Language tests for residency cards

Any foreigner in France applying for the long-term carte de séjour pluriannelle will have to prove that they have "mastered a minimum level of French language" - the first time that formal language tests have been required for residency cards (at present it is only required for citizenship).

This does not affect new arrivals or anyone on the short-term 1-year or 5-year cards, nor does it affect Brits in France who are covered by the Withdrawal Agreement (since they either already have a carte de séjour permanent or have the right to apply directly for the carte de séjour permanent once their 5-year card nears expiry).

At present the Office français de l'immigration et de l'integration (OFII) can order people who have no or very little French to attend language classes, but there is no requirement to pass any kind of test.

The new law specifies that a multi-year residence permit will be conditional on a minimum level of French, and no longer only on attendance at courses to learn the language. That suggests, therefore that there will be some sort of test.

The Interior Ministry told The Local that the level is not expected to change from the current requirement, adding: "To obtain a carte de séjour pluriannuelle, an A1 level is required."

The language level A1 in the international DELF scale is defined as: "The most basic level at which a language is used, called the "discovery" stage. At this stage, the learner can interact in a simple way: he/she can speak about him/herself and his/her immediate environment."

QUIZ Test your French language level on the A1 to C2 scale

Easier expulsion for foreigners who 'do not respect the values of the republic'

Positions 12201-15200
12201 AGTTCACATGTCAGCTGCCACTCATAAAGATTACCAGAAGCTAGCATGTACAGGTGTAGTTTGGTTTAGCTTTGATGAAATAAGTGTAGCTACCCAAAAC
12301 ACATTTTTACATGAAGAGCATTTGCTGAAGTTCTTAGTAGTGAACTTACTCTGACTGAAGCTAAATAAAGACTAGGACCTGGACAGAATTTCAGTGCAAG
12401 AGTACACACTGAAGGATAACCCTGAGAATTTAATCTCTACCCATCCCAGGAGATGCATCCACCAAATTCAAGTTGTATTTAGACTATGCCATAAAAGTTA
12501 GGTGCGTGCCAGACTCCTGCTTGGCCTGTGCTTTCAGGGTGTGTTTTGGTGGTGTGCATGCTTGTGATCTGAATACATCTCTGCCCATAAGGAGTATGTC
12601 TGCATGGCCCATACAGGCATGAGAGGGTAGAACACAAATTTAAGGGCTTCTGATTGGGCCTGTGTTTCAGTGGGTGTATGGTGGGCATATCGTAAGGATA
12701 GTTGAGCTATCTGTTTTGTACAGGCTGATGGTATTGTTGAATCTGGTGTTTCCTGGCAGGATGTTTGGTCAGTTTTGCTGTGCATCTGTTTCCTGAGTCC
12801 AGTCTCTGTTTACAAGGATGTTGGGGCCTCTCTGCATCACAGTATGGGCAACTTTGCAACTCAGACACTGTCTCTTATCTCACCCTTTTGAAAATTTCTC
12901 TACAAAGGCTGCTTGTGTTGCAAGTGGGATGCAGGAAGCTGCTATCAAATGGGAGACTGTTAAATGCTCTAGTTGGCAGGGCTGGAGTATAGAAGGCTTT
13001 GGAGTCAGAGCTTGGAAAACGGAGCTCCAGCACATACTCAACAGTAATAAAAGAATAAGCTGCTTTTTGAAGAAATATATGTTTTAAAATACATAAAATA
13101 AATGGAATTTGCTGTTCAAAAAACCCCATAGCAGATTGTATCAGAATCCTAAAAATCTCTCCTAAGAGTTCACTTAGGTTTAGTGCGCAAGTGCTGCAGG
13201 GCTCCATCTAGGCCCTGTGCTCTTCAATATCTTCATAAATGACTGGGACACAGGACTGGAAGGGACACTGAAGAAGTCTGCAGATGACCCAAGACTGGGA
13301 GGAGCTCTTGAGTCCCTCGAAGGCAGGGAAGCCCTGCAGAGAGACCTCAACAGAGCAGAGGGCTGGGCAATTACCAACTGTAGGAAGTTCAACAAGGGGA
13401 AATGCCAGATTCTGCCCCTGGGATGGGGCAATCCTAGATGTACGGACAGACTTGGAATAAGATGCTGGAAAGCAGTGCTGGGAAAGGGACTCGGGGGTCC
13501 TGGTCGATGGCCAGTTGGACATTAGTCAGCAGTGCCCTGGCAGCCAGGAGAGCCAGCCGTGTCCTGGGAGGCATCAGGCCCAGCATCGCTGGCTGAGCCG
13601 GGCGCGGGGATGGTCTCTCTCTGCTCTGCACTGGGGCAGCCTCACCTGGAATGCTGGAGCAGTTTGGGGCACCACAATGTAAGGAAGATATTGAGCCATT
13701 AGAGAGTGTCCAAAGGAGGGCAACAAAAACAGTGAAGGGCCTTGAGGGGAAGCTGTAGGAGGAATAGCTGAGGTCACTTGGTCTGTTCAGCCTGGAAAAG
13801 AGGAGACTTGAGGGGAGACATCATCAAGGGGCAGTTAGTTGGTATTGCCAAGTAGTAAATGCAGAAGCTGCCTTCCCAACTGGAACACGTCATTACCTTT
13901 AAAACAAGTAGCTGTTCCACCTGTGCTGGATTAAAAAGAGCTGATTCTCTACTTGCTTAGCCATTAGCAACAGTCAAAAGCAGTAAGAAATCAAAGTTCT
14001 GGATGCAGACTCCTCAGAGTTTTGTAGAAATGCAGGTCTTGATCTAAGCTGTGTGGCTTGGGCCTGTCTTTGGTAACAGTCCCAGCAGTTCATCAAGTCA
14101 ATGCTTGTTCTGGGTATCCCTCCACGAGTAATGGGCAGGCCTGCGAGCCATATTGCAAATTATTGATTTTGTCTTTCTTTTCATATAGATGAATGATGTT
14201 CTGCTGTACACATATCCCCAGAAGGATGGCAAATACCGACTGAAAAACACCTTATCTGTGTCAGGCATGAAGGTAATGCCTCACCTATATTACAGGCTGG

There are already provisions to either refuse a residency permit or expel from the country foreigners who commit crimes in France, but the new law contains several provisions to strengthen these and speed up the process.

Referring to the main lines of the bill in December, Borne referred to a "balanced text" combining "humanity" and "firmness" . Article 9 will make it possible to "facilitate the expulsion of foreigners who do not respect the values ​​of the Republic and who commit offences on national territory", while article 10 aims  to "reduce the scope of protections against decisions imposing an Obligation de Quitter le Territoire Français (OQTF - an order to leave France).

These provisions are generally used for people who have committed crimes or those linked to terrorism or extremist preaching. 

Overstaying, working without a permit and polygamy - what can get you expelled from France?

Article 13, however, contains a proposal to "require foreigners applying for a residence permit to undertake to respect the principles of the Republic and to make it possible to refuse, withdraw or not renew certain residence permits for new reasons linked to their behaviour".